The WWF is run at a local level by the following offices...
- WWF Global
- Central African Republic
- Central America
- Democratic Republic of the Congo
- European Policy Office
We want the natural riches of the Mediterranean Sea to remain the source of wellbeing and prosperity for future generations. A sustainable blue economy means ensuring development doesn’t come at the expense of marine and coastal environments, but maintains and enhances their long-term value.
The sea has always been central to the economies of the Mediterranean. Tourism, fishing and other industries that depend on the Mediterranean Sea generate at least US$450 billion a year and support millions of jobs. And this maritime economy is still growing fast.
It’s been called the “blue gold rush”: tourism, coastal development, shipping, aquaculture, oil and gas production, mining and offshore wind power are all set to increase dramatically in the Mediterranean Sea over the coming years.
If these activities aren’t properly regulated and responsibly managed, they could do untold damage to the natural assets that the economy and people’s livelihoods ultimately rest on.
That’s why WWF is leading the movement for a sustainable and inclusive blue economy where the health of the sea and the wealth of the people go hand in hand.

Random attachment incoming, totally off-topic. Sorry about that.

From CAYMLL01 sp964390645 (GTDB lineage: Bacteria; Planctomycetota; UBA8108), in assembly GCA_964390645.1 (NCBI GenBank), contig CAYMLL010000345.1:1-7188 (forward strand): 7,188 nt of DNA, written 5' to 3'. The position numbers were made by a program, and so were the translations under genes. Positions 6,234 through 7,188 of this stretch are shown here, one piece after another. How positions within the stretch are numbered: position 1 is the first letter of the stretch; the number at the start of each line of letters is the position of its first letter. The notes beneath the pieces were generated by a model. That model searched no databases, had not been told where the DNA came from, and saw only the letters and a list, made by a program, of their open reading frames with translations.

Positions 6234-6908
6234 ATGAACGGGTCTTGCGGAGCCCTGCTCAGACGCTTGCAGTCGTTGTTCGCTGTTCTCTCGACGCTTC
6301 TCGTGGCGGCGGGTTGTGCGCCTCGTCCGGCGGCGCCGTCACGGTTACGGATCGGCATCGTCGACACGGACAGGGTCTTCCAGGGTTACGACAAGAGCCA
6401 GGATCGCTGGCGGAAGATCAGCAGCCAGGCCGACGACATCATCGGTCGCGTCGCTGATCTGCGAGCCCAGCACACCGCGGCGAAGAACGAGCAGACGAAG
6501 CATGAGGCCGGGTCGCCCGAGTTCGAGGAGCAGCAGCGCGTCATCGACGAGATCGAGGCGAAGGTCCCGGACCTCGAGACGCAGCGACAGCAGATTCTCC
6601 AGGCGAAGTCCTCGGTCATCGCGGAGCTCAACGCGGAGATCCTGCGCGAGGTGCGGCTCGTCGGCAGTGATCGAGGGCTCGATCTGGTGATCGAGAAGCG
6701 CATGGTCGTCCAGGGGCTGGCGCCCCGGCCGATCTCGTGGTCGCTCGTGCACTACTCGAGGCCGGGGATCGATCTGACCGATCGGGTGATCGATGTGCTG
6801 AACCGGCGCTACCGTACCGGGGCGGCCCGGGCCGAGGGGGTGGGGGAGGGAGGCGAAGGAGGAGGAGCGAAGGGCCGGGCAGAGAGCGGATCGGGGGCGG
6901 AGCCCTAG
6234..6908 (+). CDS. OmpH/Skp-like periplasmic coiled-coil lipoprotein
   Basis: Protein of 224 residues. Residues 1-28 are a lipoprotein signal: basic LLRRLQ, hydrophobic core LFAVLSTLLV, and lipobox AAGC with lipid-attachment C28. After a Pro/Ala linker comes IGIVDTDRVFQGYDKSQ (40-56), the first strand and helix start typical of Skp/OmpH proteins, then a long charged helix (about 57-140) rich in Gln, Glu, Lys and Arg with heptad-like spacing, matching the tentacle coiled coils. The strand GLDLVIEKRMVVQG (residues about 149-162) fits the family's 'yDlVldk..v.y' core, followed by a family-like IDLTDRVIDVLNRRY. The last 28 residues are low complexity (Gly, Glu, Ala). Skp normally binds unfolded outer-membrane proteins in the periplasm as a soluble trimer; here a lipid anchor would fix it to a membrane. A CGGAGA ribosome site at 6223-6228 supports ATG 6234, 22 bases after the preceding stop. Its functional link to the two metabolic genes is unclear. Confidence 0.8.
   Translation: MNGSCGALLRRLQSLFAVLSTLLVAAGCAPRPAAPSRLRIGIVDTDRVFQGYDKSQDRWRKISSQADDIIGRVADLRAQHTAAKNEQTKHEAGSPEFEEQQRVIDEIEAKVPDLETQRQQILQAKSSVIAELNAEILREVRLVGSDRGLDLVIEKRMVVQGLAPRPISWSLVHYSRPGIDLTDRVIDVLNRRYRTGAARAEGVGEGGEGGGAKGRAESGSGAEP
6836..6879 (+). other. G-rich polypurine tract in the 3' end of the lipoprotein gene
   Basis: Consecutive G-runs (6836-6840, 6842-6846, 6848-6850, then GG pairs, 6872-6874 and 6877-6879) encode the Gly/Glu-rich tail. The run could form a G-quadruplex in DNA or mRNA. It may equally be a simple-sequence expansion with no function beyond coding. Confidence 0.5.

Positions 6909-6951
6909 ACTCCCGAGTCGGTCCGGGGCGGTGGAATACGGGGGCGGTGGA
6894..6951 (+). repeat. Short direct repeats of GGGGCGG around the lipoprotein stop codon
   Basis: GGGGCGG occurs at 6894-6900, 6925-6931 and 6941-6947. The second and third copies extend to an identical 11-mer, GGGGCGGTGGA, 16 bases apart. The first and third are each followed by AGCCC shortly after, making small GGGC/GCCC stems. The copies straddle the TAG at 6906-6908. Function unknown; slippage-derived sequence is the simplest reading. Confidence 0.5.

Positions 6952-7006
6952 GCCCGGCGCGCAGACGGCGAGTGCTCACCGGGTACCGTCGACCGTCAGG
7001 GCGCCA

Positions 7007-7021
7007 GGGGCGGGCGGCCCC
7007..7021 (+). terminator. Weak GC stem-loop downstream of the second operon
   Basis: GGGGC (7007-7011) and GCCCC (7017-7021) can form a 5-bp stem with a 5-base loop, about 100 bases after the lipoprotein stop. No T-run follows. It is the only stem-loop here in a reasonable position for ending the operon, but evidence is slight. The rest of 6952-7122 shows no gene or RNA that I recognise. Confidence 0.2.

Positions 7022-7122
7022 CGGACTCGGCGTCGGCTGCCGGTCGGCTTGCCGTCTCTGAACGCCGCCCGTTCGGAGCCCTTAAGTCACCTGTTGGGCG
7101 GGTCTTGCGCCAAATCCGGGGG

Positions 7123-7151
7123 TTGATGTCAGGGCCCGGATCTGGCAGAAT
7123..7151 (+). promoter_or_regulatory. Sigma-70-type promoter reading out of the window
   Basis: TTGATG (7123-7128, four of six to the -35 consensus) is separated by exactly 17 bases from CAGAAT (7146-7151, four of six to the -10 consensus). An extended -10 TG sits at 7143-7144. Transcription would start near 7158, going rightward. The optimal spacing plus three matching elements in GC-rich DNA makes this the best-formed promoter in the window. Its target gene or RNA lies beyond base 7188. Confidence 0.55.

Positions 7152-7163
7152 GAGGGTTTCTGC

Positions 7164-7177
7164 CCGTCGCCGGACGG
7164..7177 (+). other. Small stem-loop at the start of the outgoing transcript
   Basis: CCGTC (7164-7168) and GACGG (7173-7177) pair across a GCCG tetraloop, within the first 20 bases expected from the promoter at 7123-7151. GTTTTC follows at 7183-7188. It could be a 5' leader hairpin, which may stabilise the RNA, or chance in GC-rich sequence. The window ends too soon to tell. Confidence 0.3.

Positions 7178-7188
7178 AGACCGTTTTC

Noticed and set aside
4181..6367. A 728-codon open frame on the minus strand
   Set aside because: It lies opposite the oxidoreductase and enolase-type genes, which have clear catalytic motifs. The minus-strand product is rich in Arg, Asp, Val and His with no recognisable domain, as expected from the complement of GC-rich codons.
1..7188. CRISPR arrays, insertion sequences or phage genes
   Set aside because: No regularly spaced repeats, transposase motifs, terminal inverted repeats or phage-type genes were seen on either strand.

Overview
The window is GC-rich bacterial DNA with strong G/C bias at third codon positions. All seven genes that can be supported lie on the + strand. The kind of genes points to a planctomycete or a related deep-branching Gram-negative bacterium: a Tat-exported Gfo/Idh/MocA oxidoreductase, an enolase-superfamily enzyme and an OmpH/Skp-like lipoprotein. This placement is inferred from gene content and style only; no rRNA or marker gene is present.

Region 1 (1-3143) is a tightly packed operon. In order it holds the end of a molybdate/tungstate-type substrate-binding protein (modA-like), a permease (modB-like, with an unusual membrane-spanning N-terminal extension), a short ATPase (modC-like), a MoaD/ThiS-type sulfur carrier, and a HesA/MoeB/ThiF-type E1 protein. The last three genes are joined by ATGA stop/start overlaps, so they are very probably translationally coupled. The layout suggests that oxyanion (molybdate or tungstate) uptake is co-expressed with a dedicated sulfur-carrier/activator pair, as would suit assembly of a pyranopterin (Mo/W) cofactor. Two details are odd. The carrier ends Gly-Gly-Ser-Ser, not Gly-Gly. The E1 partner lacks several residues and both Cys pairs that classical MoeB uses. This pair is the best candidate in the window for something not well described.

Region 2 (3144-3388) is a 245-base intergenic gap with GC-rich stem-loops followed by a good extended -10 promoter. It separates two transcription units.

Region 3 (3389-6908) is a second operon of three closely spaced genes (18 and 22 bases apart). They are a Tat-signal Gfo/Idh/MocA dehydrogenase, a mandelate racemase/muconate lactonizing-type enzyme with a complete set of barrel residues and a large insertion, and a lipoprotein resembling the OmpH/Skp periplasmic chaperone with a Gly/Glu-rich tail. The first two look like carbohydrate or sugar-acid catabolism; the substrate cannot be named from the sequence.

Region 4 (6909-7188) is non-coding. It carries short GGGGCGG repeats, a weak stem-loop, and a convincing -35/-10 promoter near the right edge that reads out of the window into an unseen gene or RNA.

Creating a truly sustainable, inclusive blue economy requires joined-up thinking from governments across the Mediterranean. We’re engaging with policy-makers at various levels to make that happen.
Within the EU and regionally through the Barcelona Convention, we support ecosystem-based maritime spatial planning and integrated coastal zone management. These tools offer the opportunity to better coordinate different activities at sea and along the coast, ensuring they don’t damage marine and coastal ecosystems.
We’re also working with banks and other investors to put our Blue Economy Finance Principles into practice in the Mediterranean. And we’re working with business champions in various sectors to demonstrate sustainable business models and practices that can be replicated.
Ocean–related activities in the Mediterranean Sea generate an annual economic value of US$450 billion, representing about 20% of the annual global GDP.
Urgent action is needed to transform the status quo of resource exploitation and managing dwindling resources to a sustainable approach which will increase economic security, improve livelihoods and preserve Mediterranean species and habitats for future generations.
WWF's report "Reviving the Economy of the Mediterranean Sea: actions for a sustainable future" makes the case on the need to achieve a truly sustainable blue economy that will put us on the path to achieving the ambitions of the SDGs. The study presents strategic priorities requiring urgent action to avoid the collapse of the ecosystem and ensure a sustainable future for the Mediterranean Sea and the 150 million people depending on it.